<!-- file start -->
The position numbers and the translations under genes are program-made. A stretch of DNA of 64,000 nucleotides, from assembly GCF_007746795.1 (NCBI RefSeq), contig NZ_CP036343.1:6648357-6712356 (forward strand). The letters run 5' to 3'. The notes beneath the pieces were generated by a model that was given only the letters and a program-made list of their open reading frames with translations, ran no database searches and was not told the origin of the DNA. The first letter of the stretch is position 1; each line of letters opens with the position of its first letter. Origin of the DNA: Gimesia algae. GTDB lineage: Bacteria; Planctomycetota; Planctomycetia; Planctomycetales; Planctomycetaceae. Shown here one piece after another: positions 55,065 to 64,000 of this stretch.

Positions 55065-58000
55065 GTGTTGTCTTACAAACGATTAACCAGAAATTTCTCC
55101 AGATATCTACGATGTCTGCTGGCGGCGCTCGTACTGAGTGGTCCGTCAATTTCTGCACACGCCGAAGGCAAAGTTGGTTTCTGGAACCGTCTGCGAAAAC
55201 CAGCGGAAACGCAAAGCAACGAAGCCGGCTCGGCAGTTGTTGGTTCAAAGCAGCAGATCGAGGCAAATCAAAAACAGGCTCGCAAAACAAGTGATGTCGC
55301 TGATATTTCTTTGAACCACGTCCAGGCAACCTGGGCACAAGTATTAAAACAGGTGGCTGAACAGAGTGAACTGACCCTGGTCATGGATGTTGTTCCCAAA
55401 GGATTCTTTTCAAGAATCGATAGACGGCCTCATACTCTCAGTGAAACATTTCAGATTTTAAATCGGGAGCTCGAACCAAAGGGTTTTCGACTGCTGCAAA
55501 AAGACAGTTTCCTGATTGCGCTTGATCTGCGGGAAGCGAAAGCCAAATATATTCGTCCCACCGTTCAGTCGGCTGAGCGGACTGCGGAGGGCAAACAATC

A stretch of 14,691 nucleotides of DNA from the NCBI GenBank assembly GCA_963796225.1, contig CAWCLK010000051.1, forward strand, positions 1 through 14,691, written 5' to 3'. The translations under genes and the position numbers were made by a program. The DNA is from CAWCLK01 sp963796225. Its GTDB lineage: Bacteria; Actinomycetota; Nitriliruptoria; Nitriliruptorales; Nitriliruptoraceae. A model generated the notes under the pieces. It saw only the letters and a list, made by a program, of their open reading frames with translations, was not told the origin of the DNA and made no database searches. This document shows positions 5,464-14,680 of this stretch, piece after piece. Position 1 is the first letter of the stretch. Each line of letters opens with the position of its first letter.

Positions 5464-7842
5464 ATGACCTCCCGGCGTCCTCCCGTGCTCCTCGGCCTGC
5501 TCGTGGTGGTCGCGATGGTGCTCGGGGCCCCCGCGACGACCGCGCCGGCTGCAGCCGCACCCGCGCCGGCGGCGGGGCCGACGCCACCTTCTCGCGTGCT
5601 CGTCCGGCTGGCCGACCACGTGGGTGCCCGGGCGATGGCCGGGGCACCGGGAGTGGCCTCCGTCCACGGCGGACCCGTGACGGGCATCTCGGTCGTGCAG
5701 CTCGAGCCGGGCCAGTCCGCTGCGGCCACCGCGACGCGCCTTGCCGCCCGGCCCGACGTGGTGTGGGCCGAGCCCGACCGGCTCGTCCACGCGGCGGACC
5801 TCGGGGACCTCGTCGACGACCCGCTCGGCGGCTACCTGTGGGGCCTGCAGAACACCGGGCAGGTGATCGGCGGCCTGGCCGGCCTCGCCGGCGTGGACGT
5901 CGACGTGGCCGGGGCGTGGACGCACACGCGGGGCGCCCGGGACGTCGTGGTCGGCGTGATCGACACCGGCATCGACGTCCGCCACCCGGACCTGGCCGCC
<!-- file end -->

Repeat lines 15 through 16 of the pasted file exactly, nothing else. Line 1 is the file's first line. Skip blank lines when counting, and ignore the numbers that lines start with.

5801 TCGGGGACCTCGTCGACGACCCGCTCGGCGGCTACCTGTGGGGCCTGCAGAACACCGGGCAGGTGATCGGCGGCCTGGCCGGCCTCGCCGGCGTGGACGT
5901 CGACGTGGCCGGGGCGTGGACGCACACGCGGGGCGCCCGGGACGTCGTGGTCGGCGTGATCGACACCGGCATCGACGTCCGCCACCCGGACCTGGCCGCC